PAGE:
One can assume that secret, off-the-books “black” funds sustained the agency’s operation. Should pesky investigators from the Government Accountability Office (GAO) have the temerity to probe said “executive assassination ring” or other DoD “black” programs well, their Inspector Generals had better think again!
According to the whistleblowing security and intelligence web site Cryptome, a May 8, 2009 letter from Susan Ragland, GAO Director of Financial Management and Assurance to Diane Watson (D-CA), Chairwoman of the House Committee on Government Management, Organization and Procurement, lays down the law in no uncertain terms. Ms. Ragland wrote:
The IG Act authorizes the heads of six agencies to prohibit their respective IGs from carrying out or completing an audit or investigation, or from issuing any subpoena if the head determines that such prohibition is necessary to prevent either the disclosure of certain sensitive information or significant harm to certain national interests.”
Under statutory authority granted the Executive Branch by congressional grifters, Congress amended the IG Act “to establish the Department of Defense (DOD) IG and placed the IG under the authority, direction, and control of the Secretary of Defense with respect to audits or investigations or the issuance of subpoenas that require access to certain information.” What information may be withheld from public scrutiny? Ms. Ragland informs us:
Specifically, the Secretary of Defense may prohibit the DOD IG from initiating, carrying out, or completing such audits or investigations or from issuing a subpoena if the Secretary determines that the prohibition is necessary to preserve the national security interests of the United States.
This makes a mockery of effective oversight, indeed any oversight since an investigation can be quashed at the starting line by the department being investigated.
The same restrictions that apply to the Defense Department are similarly operative for the Departments of the Treasury, Homeland Security, Justice, the U.S. Postal Service, the Federal Reserve Board, and the Central Intelligence Agency. Talk about veritable mountains of dirty laundry – and “black” programs – that can be hidden here.
Superficially at least, some members of Congress are mounting a challenge to the Pentagon and the intelligence agencies’ penchant for secrecy. The Federation of American Scientists reported that “the Senate version of the FY2010 intelligence authorization bill would require the President to disclose the aggregate amount requested for intelligence each year when the coming year’s budget request is submitted to Congress.” According to Secrecy News, “currently, only the total appropriation for the National Intelligence Program is disclosed – not the request – and not before the end of the fiscal year in question.”
Under a new proposal that would update Executive Order 12958, the Obama administration plans to create a National Declassification Center within the National Archives and Records Administration for declassifying records. It is unclear whether the executive order would apply to various “black” budget items though it’s doubtful.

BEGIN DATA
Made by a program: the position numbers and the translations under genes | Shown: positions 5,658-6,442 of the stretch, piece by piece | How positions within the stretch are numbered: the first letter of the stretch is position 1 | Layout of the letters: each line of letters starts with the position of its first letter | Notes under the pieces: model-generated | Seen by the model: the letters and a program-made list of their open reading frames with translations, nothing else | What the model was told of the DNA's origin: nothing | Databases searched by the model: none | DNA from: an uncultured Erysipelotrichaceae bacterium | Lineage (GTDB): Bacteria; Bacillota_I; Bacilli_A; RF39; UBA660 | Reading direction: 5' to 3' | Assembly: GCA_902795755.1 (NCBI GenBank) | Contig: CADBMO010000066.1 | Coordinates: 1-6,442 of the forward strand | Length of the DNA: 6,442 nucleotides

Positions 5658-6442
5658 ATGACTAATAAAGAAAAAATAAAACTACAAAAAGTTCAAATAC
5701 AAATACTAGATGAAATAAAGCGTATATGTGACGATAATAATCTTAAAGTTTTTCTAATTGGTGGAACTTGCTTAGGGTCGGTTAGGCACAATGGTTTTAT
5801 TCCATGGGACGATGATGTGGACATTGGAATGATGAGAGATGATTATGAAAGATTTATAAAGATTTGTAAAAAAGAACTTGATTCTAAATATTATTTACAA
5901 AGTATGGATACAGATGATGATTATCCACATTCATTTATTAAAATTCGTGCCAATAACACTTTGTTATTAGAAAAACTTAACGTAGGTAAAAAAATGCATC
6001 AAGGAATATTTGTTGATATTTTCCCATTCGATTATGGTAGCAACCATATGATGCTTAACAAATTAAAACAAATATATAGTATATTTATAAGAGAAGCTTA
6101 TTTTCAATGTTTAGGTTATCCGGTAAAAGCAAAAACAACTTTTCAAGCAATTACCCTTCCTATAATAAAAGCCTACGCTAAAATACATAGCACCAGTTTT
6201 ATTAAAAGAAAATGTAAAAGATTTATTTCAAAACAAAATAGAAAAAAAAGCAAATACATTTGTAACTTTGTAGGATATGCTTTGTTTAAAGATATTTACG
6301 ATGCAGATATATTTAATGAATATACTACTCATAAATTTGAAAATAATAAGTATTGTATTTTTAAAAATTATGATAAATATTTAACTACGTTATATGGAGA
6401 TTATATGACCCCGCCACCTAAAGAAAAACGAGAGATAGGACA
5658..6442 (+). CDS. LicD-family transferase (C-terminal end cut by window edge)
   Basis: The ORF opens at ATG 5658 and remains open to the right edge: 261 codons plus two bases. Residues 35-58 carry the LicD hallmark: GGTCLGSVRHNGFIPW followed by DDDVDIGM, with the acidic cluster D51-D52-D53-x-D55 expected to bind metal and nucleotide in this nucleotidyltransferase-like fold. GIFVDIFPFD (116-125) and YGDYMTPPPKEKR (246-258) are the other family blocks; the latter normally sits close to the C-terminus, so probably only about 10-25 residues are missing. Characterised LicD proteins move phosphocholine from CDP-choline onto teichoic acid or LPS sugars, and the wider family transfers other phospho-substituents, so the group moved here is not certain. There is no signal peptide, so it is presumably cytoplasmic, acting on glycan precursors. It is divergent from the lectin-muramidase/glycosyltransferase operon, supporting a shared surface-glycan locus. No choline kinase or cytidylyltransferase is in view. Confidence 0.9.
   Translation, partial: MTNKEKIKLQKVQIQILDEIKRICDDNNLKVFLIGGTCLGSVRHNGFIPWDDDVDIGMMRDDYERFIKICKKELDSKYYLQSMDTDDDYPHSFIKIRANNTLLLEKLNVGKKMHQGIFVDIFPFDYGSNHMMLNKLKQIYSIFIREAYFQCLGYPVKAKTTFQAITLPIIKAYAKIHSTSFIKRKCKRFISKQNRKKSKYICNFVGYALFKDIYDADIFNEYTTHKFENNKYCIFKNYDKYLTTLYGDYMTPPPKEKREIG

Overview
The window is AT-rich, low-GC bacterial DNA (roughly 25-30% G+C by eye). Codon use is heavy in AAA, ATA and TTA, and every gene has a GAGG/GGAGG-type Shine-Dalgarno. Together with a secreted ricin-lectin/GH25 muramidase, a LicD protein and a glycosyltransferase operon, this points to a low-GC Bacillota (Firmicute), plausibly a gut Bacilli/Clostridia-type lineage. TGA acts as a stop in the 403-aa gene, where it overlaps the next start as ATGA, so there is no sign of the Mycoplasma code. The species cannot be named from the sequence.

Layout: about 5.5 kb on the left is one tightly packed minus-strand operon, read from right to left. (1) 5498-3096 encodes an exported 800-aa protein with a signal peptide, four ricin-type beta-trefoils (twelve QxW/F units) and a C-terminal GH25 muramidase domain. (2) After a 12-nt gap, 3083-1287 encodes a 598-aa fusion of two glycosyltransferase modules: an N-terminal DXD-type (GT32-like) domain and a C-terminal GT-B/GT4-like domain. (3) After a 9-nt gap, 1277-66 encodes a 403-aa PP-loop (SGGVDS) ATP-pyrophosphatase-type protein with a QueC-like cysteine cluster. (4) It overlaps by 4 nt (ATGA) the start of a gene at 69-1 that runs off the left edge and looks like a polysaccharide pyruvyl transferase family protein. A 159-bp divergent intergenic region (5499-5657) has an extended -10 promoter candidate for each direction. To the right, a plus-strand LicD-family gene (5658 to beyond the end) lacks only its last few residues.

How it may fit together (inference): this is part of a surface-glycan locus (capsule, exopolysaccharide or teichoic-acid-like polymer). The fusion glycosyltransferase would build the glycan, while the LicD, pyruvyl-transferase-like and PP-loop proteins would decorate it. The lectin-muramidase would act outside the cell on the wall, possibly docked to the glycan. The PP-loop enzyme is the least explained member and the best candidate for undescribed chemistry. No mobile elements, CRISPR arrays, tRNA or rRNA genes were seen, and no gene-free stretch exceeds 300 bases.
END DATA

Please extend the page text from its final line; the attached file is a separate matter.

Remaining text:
The Washington Times reported in July the executive order “calls for limiting the government’s ultra-secret Special Access Programs (SAPs).” In the future according to the report, these above top secret programs “can be created only by the secretaries of State, Defense, Energy and Homeland Security, and the Director of National Intelligence, or their main deputies, who must ‘keep the number of these programs at an absolute minimum’ and only to counter an ‘exceptional’ vulnerability or threat to specific information.”
But as with other congressional moves towards greater oversight, their implementation, even with presidential support, are slim to none. Both initiatives are opposed by the CIA and the Pentagon. A list of comments submitted by the Pentagon states that the Department of Defense “‘is adamantly opposed to any changes that would significantly increase costs without associated gains and impair our wartime mission.’ The Pentagon also said it cannot meet the requirement to ‘immediately’ set up the declassification center because of personnel issues.”
One would think that with plans afoot to expand the U.S. Army by some 22 000 soldiers as DoD Secretary Robert Gates announced in July 2009, such “personnel issues” would have been addressed. Apparently not.
Under the proposed “reform”, information subject to classification includes:
Military plans, weapons systems, or operations; foreign government information; intelligence activities, intelligence sources or methods, or cryptology; foreign relations or foreign activities of the United States, including confidential sources; scientific, technological, or economic matters relating to the national security; U.S. government programs for safeguarding nuclear materials or facilities; vulnerabilities or capabilities of systems, installations, infrastructures, projects, plans, or protection services relating to the national security, which includes defense against transnational terrorism; or the development, production, or use of weapons of mass destruction.